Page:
As published in The Daily Express & The Daily Mirror on the 26.02.19
For years, the accepted wisdom was that eating fat was the number one dietary enemy. It was thought that including fat, particularly the saturated variety, in meals made maintaining a healthy weight impossible and that it was a surefire way to compromise health.
The message was spread far and wide that fats were a thing to avoid wherever possible with the connection between consuming fats and that fat in turn clogging arteries seemingly clear cut, and those with cholesterol issues in particular were advised to steer clear.
As a result, anyone looking to either to lose weight or to maintain health would often restrict or entirely cut out fats. Diets instead focussed on calorie intake, with dieticians recommending a daily allowance and, given that fat is high in calories, those who still chose to eat it were only able to consume a restricted amount.
When the Atkins came to be popular in the early noughties, there was a shift. Atkins’s premise was simple: restrict carbohydrates and fill up on fats instead to shed extra pounds. Adopters of the diet noticed that eating fat and protein-rich foods was actually quite filling, and that, yes, weight did seem to drop off.
But there was an issue with the Atkins diet – not only was it unsustainable in the longterm, but many complained that their breath started to smell bad as ketosis kicked in, aka the result of the body burning stored fats rather than glucose for energy.
All fad diets run their course, but once the Atkins has lost its lustre, others relying more heavily on fats emerged to take its place. Today, the ketogenic diet, for example, is popular, while nutritionists are no longer prescribing diets low in calories but rather are more likely to suggest eating foods high in nutrients and focus on a balanced diet.
Stephanie Moore, Nutritional therapist and author of Why Eating Less And Exercising More Makes You Fat, explains why the myth surrounding fat came to be: ‘the belief isn’t based on anything scientific, but rather on something called the Heart Health Hypothesis, which happened in the ‘50s after President Eisenhower found out he had a heart condition and got the big thinkers of the day to look into it. A physiology professor and obesity researcher called Ancel Keys found the data that suggested that all the countries with the lowest heart issues also had diets low in fat – but his findings were deeply flawed and only some of them supported his beliefs. Nonetheless, his theory entered mainstream and that was where the rhetoric that fats make you fat and ill came from.’
Moore goes on: ‘eating fat absolutely doesn’t make us gain fat – and the principles of low fat diets being superior and saturated fats making cholesterol go up are simply not based on scientific evidence.’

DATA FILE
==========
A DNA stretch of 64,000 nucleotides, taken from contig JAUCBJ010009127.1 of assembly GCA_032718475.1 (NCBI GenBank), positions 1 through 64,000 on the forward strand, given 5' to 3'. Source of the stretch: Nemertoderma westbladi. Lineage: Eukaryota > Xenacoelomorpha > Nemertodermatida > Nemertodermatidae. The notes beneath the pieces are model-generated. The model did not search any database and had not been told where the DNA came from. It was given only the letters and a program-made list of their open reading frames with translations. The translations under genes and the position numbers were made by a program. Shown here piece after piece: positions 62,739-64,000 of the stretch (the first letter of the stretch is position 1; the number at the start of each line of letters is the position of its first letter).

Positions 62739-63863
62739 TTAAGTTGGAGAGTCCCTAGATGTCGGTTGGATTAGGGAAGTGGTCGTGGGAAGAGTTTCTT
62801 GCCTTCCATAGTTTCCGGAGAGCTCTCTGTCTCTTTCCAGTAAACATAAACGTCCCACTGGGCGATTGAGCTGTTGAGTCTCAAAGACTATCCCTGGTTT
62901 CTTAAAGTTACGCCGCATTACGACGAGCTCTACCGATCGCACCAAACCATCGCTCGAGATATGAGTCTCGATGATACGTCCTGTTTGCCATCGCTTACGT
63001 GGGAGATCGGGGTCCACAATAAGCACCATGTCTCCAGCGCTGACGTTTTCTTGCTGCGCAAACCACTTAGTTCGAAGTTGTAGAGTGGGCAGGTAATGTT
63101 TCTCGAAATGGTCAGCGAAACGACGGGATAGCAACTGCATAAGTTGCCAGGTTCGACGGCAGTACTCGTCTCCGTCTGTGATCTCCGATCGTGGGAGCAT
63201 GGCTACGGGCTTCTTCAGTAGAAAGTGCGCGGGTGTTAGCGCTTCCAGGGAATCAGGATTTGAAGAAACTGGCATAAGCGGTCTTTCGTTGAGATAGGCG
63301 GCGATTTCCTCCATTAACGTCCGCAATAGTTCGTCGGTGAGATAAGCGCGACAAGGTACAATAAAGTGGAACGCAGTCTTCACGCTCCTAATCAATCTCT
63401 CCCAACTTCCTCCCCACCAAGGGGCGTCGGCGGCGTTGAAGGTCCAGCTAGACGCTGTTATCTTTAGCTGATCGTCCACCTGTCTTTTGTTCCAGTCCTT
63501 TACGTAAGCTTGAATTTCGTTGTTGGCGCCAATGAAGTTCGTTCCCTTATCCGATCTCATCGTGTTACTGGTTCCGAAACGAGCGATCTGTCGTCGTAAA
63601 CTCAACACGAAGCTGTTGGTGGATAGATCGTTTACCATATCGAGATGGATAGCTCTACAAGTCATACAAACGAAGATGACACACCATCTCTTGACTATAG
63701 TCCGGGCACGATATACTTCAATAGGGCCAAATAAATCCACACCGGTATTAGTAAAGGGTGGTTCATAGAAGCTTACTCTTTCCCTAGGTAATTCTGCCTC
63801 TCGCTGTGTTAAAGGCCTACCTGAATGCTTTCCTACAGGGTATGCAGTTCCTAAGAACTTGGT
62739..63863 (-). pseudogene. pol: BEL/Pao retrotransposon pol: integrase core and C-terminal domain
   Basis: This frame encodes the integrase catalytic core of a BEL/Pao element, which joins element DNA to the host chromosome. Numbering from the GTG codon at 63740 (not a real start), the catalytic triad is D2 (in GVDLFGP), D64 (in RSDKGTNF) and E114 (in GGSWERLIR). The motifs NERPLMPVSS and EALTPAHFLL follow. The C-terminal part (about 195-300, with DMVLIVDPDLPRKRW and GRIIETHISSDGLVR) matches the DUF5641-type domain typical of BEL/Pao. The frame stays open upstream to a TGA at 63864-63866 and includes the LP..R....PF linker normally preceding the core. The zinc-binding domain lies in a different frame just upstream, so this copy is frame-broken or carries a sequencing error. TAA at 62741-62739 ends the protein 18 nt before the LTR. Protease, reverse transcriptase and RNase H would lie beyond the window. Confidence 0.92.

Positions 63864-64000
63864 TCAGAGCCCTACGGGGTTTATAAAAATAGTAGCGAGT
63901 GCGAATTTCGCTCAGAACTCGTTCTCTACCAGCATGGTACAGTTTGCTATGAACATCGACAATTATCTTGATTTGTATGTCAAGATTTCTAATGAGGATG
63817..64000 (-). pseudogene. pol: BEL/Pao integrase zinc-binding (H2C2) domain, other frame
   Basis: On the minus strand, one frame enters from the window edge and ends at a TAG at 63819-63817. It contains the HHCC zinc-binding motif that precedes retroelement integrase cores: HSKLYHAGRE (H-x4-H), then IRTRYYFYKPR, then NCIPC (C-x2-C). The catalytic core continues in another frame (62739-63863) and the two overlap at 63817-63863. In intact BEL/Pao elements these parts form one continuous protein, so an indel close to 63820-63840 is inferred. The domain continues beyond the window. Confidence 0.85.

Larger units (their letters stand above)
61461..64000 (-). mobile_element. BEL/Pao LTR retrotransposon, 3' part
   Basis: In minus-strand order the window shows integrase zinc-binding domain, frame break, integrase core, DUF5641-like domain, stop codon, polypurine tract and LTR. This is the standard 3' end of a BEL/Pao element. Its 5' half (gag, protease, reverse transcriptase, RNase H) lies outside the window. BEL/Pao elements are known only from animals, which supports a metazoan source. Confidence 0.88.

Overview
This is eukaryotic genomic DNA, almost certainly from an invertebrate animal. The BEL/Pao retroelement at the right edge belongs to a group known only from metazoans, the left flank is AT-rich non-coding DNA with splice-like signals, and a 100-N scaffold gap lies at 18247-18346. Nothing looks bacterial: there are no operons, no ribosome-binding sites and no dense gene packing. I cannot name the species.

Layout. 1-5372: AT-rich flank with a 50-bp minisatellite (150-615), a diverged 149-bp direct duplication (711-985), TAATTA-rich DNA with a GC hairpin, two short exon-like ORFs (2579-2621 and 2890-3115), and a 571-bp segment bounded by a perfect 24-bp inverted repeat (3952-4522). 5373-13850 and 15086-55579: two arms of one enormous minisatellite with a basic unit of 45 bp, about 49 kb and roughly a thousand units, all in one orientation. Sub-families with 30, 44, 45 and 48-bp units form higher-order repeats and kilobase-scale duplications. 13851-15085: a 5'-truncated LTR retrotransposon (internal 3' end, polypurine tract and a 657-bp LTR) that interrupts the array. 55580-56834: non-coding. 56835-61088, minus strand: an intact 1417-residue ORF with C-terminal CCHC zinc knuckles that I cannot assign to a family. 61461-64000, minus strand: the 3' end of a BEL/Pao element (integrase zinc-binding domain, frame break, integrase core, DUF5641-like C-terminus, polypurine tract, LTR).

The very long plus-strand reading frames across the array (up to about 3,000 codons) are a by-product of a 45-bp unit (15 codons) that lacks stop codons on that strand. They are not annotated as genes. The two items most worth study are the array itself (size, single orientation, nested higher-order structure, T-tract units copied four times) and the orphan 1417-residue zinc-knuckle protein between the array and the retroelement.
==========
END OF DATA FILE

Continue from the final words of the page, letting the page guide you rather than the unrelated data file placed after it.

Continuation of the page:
So which fats are ‘good’, and which, if any, should you be avoiding? Here’s your guide:
Which fats are ‘good’ fats?
There are three chemical structures of fat: saturated, poly unsaturated, and mono unsaturated. Traditionally, saturated fats were always considered to be ‘bad’, while poly unsaturated or mono unsaturated were encouraged.
In reality, those distinctions are more blurred. ‘No fats in nature are actually any one way,’ explains Moore. ‘Meat and pork fat is largely mono unsaturated, but then so is olive oil, and many people think the former is unhealthy while the latter is healthy. The reality is that that there aren’t any “good” or “bad” fats.’
So which ones should you be loading up your plate with?
Moore encourages choosing based on how fat has been processed, suggesting that you look for something that hasn’t been bleached or homogenised or man-made, ruling out sunflower, rapeseed oils and margarines.
This advice is echoed by Nutritional Therapist Eve Kalinik, who adds that ‘we tend to fall short of omega 3 essential fatty acids which we can’t produce in the body so need to eat. They can be found in oily fish such as wild salmon, sardines, mackerel, organic eggs, and in plant-based sources such as flax and chia seeds. You should try to balance these omega 3-rich foods with fats found in avocados, cold pressed oils, olives, and nuts and seeds.’
Plenty of misinformation surrounds which fats may or may not be good for health when heated.
Kalinik advises opting for fats that are ‘solid at room temperature as they have a higher smoke point which means they don’t produce some of the free radicals that can be generated by heating cold-pressed oils. That said, ALL oils are affected by heat so try not to get too caught up or stressed about this as olive oil, for example, has lots of great benefits – even when it’s heated.’
How much fat should we eat?
Moore’s advice on choosing what to eat is simple: ‘the body doesn’t need carbohydrates – we’re made of enzymes that come from proteins and fats. We only use carbs as a form of energy for the body when it’s available, but we don’t actually need it. We do, however, need essential fatty acids, which come from fats and which we can’t make ourselves, and essential amino acids, which we also can’t make ourselves and which come from protein.’
The focus, she suggests, should be on the balance between fats, proteins, and nutrient and fibre-rich vegetables rather than on precisely how much is eaten, as fats tend to satisfy appetite and make you far less likely to overeat.
Fat for weight loss
The best bit about upping the fat content of your diet if you’re trying to lose weight? You’ll do it without lots of hunger pangs.
‘Fat is incredibly satiating so you are less likely to fill up with additional calories that can impact weight. Plus, fat has a role to play in supporting hormones that help to manage metabolism and weight,’ says Kalinik.
Moore adds that it is the combination between sugar and fat that is addictive and will lead to weight gain: ‘it will leave you hungry and is bad for you, as well as spiking insulin levels.’